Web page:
Careers rarely develop the way we plan them. Our career path often takes many twists and turns, with particular events, choices and people influencing our direction.

We asked Brian Macken from Smart Futures to give some advice for people considering this job:

Brian Macken

Science Communicator

Smart Futures

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Brian Macken

I would strongly advise you to do the Masters in Science Communication in DCU. It really gives you a feel for the different kinds of media and ways of explaining things. And it's a good place to make contacts, which is also useful.

I would also recommend that you read science books. Not textbooks, good popular science books are just as useful for this kind of work, as it's already been broken down into simpler language for you. And only read the ones that you're interested in - it shouldn't be a chore to read them.

But I would recommend reading outside your subject area, so if you're into physics, then read some books on biology and vice versa (everyone should read Stephen J. Gould).  However, the more knowledge you have, the more questions you'll be able to answer.


Realists are usually interested in 'things' - such as buildings, mechanics, equipment, tools, electronics etc. Their primary focus is dealing with these - as in building, fixing, operating or designing them. Involvement in these areas leads to high manual skills, or a fine aptitude for practical design - as found in the various forms of engineering.

Realists like to find practical solutions to problems using tools, technology and skilled work. Realists usually prefer to be active in their work environment, often do most of their work alone, and enjoy taking decisive action with a minimum amount of discussion and paperwork.
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Lighthouse Studios is bringing 140 new animation jobs to Kilkenny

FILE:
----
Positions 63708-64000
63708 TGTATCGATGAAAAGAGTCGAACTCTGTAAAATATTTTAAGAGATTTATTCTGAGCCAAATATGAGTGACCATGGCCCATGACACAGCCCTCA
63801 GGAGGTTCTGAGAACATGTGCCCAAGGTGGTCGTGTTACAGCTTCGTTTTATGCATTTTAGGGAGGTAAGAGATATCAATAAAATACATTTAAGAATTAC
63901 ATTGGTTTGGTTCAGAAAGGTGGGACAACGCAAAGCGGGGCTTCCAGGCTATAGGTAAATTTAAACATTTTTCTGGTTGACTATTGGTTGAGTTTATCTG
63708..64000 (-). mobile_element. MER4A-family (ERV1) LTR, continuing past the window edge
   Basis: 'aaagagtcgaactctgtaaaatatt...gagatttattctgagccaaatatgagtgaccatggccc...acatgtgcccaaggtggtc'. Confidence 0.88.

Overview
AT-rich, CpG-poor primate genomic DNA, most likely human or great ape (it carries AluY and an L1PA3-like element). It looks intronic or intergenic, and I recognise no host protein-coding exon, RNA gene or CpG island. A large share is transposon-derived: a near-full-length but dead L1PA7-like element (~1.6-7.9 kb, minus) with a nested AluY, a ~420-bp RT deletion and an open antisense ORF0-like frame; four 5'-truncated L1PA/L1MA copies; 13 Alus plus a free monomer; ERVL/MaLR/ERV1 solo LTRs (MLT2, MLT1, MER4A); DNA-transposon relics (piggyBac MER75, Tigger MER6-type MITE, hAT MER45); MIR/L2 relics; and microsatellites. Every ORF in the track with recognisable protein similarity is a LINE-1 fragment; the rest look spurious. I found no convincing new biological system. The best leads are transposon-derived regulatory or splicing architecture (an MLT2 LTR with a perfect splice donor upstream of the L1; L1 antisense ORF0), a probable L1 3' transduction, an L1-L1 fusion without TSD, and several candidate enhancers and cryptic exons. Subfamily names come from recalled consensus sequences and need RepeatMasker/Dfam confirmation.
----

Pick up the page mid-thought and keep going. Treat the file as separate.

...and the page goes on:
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Lighthouse Studios is bringing 140 new animation jobs to Kilkenny

Tuesday, February 07, 2017 

Lighthouse Studios is bringing 140 new animation jobs to Kilkenny

Lighthouse Studios, a new joint venture between Cartoon Saloon and Mercury Filmworks is to create one hundred and forty jobs between now and 2020.

The joint venture will operate independently from both Cartoon Saloon and Canadian company, Mercury Filmworks, with a management team reporting to a board of directors, made up of executives from both companies.

The new venture will focus on 2D animation. Based in Kilkenny, the  additional jobs will come on stream over the next three years, with roles for:

  • animators,
  • compositors,
  • designers,
  • effects artists,
  • IT administrators,
  • technical directors,
  • 3D modelers,
  • lighting artists,
  • riggers and
  • texture artists.

Commending the launch, Minister for Jobs, Enterprise and Innovation, Mary Mitchell O'Conner TD said it is proof that Ireland has the creative talent to attract companies like the Canadian Mercury Filmworks to Ireland.

Paul Young, CEO, Cartoon Saloon: “All of us at Cartoon Saloon are delighted to be in partnership with Mercury, as we have long admired their work. And now, together, we plan to make Lighthouse Studios and Kilkenny a centre of excellence for animation.

“Ireland enjoys a number of advantages when it comes to animation. The industry is supported by a growing number of educational programs and draws talent from all over Europe due to the quality of projects being produced here. The Irish talent pool has been spilling over into other parts of Europe and North America for years and we look forward to welcoming a lot of that talent home.”

Clint Eland, Mercury Filmworks CEO: “Lighthouse Studios is neither wholly Mercury Filmworks nor Cartoon Saloon, but rather the best parts of each, transplanted in the rich Irish soil and nurtured by its own talented team of artists into a studio with its own unique and distinct creative perspective.”

The venture is supported by IDA Ireland and the Department of Jobs, Enterprise and Innovation.

Source: IFTN

The CareersPortal Team